One hundred dollars – Michael Griffith

Tomorrow I’m meeting a woman who posts naked photos of herself on Instagram 
and then tells me in texts that she’s plain. 
I googled the modern definition of the word plain 
but my face came in well before hers.
And somewhere above the bats are flying overhead
Like some prehistoric hunger melted into their home
Which is this night,
Which is just another night 
Where this person gets onto my tram.
I call it a person because I can’t tell if it’s a woman or a man 
And she looks like she’s been living in her clothes for a week
They are too big and they are dirty
and her hair is a nest blown free from a broken tree 
in a storm that overlooked me, 
And with a slurpee in her hand she sits in my tram.

At Box hill he just stands on the stop.
So I ask her, do you know where you are, my love?
And she asks, are you heading back?
Yes, but only to the depot. 
And she nods and then looks up to the night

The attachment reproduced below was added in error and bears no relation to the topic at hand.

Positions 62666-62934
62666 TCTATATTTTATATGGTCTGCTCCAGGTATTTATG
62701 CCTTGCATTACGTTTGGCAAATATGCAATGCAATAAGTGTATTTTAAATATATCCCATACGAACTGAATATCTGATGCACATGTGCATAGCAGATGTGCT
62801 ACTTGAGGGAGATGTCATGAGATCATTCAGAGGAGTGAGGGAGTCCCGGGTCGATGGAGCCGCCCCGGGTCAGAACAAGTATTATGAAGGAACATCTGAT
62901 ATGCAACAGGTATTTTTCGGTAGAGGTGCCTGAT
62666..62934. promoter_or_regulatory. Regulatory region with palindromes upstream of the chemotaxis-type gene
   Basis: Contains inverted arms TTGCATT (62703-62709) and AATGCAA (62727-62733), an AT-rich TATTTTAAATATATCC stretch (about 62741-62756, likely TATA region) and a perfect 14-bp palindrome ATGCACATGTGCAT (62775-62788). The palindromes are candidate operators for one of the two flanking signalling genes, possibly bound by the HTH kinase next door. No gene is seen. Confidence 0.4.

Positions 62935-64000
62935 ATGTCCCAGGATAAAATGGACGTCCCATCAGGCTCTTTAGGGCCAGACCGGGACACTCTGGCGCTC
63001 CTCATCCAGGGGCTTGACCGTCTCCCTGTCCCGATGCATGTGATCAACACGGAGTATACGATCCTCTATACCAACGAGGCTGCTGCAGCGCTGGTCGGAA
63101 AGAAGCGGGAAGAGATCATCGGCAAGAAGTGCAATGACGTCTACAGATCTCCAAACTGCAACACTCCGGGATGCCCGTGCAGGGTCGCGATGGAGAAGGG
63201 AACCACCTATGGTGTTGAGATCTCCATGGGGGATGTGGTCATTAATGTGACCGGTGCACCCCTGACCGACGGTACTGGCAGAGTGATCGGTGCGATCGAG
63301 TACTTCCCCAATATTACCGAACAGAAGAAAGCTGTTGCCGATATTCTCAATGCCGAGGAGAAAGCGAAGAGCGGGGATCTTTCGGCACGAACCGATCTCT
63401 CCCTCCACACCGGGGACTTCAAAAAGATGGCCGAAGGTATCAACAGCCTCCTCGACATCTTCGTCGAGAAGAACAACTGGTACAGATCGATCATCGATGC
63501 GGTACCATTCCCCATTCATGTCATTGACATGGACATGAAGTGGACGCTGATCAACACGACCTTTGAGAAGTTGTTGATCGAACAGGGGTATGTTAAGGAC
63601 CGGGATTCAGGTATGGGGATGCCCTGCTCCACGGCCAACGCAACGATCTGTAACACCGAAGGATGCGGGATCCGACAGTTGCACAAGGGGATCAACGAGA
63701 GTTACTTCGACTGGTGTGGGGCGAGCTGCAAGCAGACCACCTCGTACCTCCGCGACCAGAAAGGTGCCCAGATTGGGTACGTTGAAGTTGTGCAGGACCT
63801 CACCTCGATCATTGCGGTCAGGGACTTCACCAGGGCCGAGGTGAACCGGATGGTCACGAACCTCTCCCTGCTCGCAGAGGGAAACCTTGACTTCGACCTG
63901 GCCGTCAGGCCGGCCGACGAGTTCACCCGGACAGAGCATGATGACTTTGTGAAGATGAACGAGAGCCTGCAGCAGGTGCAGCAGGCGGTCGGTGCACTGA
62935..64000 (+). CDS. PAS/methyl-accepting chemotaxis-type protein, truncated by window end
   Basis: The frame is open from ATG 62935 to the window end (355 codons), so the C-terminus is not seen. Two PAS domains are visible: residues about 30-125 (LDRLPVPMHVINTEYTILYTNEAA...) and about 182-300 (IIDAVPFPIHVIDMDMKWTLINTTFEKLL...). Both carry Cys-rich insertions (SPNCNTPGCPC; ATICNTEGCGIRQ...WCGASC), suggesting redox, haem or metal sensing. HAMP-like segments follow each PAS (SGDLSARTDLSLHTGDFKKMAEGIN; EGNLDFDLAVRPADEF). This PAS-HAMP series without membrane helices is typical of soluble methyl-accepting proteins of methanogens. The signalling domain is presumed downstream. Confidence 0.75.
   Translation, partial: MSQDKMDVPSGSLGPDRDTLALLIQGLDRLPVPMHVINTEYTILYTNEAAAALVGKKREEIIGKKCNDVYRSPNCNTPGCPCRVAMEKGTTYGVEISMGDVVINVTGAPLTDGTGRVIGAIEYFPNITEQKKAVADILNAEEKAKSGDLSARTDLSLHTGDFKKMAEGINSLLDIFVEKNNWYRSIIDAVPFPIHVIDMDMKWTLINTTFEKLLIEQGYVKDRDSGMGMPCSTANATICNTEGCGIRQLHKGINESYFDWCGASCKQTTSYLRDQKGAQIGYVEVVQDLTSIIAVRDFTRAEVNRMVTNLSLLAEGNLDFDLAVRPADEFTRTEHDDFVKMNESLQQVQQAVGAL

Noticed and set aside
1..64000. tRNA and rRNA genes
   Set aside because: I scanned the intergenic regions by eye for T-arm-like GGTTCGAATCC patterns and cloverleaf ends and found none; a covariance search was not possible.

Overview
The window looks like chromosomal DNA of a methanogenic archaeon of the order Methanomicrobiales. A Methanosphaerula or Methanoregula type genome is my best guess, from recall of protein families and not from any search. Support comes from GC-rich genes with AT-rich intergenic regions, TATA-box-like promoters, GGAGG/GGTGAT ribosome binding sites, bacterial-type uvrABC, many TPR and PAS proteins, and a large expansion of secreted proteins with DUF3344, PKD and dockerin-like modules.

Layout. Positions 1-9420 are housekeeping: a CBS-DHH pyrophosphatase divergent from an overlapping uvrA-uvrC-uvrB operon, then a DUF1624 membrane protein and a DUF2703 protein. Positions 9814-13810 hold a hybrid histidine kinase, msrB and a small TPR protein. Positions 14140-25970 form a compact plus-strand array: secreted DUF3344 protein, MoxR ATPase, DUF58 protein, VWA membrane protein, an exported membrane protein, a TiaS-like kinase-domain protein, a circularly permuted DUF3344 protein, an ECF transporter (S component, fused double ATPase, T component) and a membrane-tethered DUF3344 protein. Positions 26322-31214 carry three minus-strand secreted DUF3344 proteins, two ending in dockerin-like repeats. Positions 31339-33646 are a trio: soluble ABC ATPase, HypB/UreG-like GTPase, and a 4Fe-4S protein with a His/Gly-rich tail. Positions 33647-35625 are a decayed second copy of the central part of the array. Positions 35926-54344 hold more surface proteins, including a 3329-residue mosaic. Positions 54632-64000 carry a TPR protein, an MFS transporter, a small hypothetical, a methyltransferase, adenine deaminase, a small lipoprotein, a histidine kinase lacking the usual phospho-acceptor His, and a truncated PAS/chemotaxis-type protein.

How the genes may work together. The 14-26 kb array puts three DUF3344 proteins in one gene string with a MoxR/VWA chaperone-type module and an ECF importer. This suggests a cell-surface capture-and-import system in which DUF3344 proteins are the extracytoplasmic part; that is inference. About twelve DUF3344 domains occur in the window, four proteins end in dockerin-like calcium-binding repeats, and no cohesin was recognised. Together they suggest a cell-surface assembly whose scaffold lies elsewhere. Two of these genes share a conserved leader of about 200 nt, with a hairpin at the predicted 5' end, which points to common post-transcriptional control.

Where the bats’ wings are horse whispering 
and then she asks me, with her teeth all rotting, 
Is there anywhere there where I can stay?
No. But I can drop you at maccas, 
It’s 24/7.
You can stay there for the night. I don’t think they’ll mind.
And so together we’re now heading back to Kew
And I just don’t know what to do.
If I bring her home my family will go crazy, 
but If leave her here,
And I think she’s only about twenty, 
What sort of crazy Christian soul action is that?
So I ask, do you have any money?
Yes, she says, and she says it politely and to the last of her drink.
Are you sure? I ask, because you don’t look like you have. 
And I can stop at a bank and get you some cash.
And I’ve being privately wondering all the way to here
How much should I give her to placate my soul, 
40 dollars? But then,
Because I’ve been having a good week, that sounds like chicken shit.
So my soul suggests, let’s give her one hundred.
And my brain replies, No! forty is plenty.
And as they fight for a consensus 
My heart turns around and tells her,
Look, let me give you some money.
But she looks up to me and says, No, that’s fine. 
Then she stands at the door and asks, is this stop mine?
And our Golden Arches Church is a candle in her eyes,
Thank you driver, she says after I say, yes.
Then she steps off into the bats’ night
And leaves me heading back home in an empty tram 
To a date who sounds like she is empty too
And the knowledge that inside my secrets I now know,
That I’m never going to become my soul’s man.

Michael Griffith is a Melbourne writer.